Apple once again dominated shopping malls this weekend with what appears to be record-breaking sales of the new iPhone5. But there are a few wrinkles.
While the phone is virtually sold out and hard to come by, many early shoppers found a few things to complain about, and a hidden feature that wowed many.
Apple's Map app. Corporate warfare had Apple replace Google Maps with its own maps feature, and many users said the new Maps is inferior. Chief complaints: wrong directions and the lack of local transit information. Twitter hashtags (used to help in searches) started popping up this weekend: #Mapsgate, #Mapocalypse and #Thanksapple as folks talked about their bad experiences online. Apple says it's "just getting started" with Maps and that the app will improve as more people use it.
A hidden surprise. The iPhone is offered for sale with three carriers -- AT&T, Verizon Wireless and Sprint -- and isn't supposed to be interchangeable among their separate networks. But the Verizon version of the iPhone 5 works on AT&T's network, as well, the Associated Press discovered. The AP found that a Verizon iPhone 5 accepts an AT&T "SIM card" -- a chip that identifies a phone to a network. The phone can then be active on AT&T's network. That is, if you can find an iPhone5 for sale.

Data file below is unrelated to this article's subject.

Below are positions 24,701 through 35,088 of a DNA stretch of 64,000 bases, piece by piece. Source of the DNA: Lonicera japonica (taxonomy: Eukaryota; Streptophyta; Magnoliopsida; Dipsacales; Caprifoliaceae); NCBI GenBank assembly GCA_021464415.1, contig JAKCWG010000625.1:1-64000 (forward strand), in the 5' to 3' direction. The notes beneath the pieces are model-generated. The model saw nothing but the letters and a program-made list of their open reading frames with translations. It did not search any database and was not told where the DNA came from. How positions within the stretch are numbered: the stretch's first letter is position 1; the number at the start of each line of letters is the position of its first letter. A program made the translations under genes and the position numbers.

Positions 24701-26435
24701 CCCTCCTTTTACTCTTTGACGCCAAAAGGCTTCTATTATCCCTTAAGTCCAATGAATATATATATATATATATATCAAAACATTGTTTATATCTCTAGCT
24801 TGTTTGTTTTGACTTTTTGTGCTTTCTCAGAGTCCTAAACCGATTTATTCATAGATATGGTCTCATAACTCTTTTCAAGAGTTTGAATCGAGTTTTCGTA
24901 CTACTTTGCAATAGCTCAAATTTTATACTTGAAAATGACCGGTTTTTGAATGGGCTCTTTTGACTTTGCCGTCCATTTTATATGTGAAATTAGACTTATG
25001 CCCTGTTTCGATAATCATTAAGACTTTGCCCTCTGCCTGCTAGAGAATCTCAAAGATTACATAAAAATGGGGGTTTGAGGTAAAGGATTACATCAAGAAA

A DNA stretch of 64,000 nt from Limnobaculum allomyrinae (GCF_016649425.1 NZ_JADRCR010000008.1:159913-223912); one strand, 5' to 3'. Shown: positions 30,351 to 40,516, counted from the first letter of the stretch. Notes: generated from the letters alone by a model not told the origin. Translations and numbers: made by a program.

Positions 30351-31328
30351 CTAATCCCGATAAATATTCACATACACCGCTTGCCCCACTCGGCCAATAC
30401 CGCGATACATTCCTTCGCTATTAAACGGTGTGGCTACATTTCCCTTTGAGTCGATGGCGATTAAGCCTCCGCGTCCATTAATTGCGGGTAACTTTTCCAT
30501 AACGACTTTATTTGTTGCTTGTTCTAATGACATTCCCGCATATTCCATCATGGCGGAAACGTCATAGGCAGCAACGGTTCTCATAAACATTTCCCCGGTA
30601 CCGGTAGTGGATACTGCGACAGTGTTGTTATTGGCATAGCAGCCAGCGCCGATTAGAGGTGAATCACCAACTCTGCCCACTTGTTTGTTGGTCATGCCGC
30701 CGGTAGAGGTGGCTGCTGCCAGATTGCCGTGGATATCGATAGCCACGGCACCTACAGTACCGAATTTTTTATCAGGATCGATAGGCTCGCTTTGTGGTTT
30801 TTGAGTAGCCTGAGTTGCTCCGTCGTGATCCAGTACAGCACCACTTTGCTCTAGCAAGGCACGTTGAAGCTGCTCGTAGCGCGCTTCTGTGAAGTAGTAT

Calls to stores in New York, Boston, Philadelphia, Chicago, Orlando, Los Angeles and Columbus, Ohio, reported sellouts for Verizon and AT&T iPhones. A handful of with Sprint service were available Sunday. One Apple store in Philadelphia had a handful of Sprint phones with 64 gigabytes. It sells for $399 with a two-year contract, vs. $199 for 16 GB of storage and a two-year contract.
AT&T phones were the first to sell out, in part because the carrier was the first to sell the iPhone when it launched in 2007. Verizon began selling the iPhone 4 in February 2011, and Sprint joined in with the iPhone 4S in October , so AT&T customers were most likely to be due for an upgrade.
"The reality is, because of the supply, they could have sold more," says PiperJaffray analyst Gene Munster. "They ran out faster than we thought they would." He estimates iPhone sales at 8 million through the weekend.
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